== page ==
Although it is nearly summer, it is a bitterly cold day in the township of Ezibeleni near Lukhanji Mountain in Komani in the Eastern Cape, where it snows in winter. About 150 workers gather on a tiny hill in the biting wind to protest against being suspended from work by their employer, Truda Foods.
Truda suspended several workers on 15 October for “liking” posts (in September) made by their union’s general secretary and the Komani Residents Association (Kora), to which they also belong. Kora is a campaigning civic organisation that aims to unite the residents of Komani, regardless of their political affiliations, “to demand proper service delivery, fight corruption wherever it is found and hold those in power accountable”.
According to Kora and the South African Security and Allied Workers Union (Saswu), other workers then went on a wildcat strike in support and were also suspended.
Olwethu Samente, Vuyiswa Gontsana, Luyanda Qumza, Yolisa Alam, Zethu Sopete and Lungiswa Solundwana say they received letters suspending them for committing “any action/conduct detrimental to the interest of the employer” and “indecent/inappropriate conduct” because they had liked various Facebook posts the previous month, which the employer later said had brought Truda’s name into disrepute.
A Truda document submitted to the Labour Court as part of an application for an interdict lists these posts as one by Kora secretary Thulani Bukani, which said “… the clock is ticking, the guerrillas on the ground are ready to collect responses from those different places, we are coming raining or not”, referring to demands for improved working conditions that Kora and Saswu had made.
They also objected to a comment made by Kora deputy chair Zolile Xalisa, which accused Truda of “ill-treatment [of workers] and racism”, and a post by Saswu general secretary Xolile Mashukuca in July 2020 that described Truda Foods as a “living horror of workers” and included crude insults about a manager known as Carlos, who was referred to as being “Zimbabwean born”.
“As a consequence of [Truda’s] employees liking the offensive Facebook postings, disciplinary proceedings were instituted,” said Truda in the court papers.
However, Mashukuca said his union is not xenophobic and that workers had raised numerous problems with Truda’s management team about Carlos’ conduct. “The statement is a metaphor commonly used in revolutionary culture to describe the conduct of a Black man who oppresses fellow Blacks and there is nothing racist about it,” he said.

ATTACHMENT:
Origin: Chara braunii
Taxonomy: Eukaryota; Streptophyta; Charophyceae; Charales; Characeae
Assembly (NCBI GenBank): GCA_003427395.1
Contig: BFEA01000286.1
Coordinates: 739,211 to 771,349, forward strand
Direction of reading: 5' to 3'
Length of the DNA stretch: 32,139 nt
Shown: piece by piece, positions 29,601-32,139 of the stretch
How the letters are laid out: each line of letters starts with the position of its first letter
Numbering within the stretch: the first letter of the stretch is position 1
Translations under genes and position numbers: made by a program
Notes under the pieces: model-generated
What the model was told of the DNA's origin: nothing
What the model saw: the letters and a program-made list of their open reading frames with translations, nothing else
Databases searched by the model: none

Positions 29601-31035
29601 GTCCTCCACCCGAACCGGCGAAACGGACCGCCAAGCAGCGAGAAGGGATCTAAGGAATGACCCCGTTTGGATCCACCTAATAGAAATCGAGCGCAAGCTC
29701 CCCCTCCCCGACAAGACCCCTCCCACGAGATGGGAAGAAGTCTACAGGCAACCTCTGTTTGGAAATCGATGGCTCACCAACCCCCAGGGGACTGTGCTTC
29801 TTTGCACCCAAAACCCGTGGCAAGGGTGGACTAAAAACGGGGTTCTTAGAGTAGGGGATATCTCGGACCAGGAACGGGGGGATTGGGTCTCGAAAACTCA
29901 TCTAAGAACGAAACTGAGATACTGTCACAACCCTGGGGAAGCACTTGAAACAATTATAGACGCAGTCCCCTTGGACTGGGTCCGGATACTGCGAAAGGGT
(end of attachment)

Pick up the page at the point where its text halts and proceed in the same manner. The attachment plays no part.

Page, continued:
After being suspended, these workers asked to see Truda’s social media policy. Instead, they say they were given Truda’s disciplinary code, which details the offences that Truda classifies as minor transgressions, misconduct, serious misconduct and very serious misconduct. But there is nothing in the disciplinary code related to social media.
“When I asked for the social media policy, the senior HR [human resources], Louis van Deventer, said there is none. He said it’s a private company so workers don’t have a say about how they operate. We don’t have a problem to be charged by them if we did something wrong, but this must be in accordance with labour laws,” said Qumza.
“They even objected to us liking a Kora post about a service delivery march on the municipality, which had nothing to do with Truda Foods. I can say management is targeting us because the employees elected us to present their grievances. Ever since then, we have never been in management’s good books,” said Alam.
With Truda being one of the biggest employers in the town, which is 200km from the nearest city, East London, unemployed people often line up outside the factory gates looking for work. The workers say the company uses this against them.
“We are not safe at work,” said Samente. “We wanted a union to represent us in disciplinary hearings. We have no one and are also not allowed to bring our colleagues to hearings. When they charge us, they expect us to appear alone. People are fired regularly. They say to us, ‘If you don’t like it, we have people waiting outside the gate,’” he said.
A good start degenerates
Bukani said Kora worked well with Truda Foods during the early stages of the lockdown, making up food parcels for impoverished residents with food donated by Truda. Because of this relationship, he approached Truda management in good faith when he heard that workers were experiencing problems at work.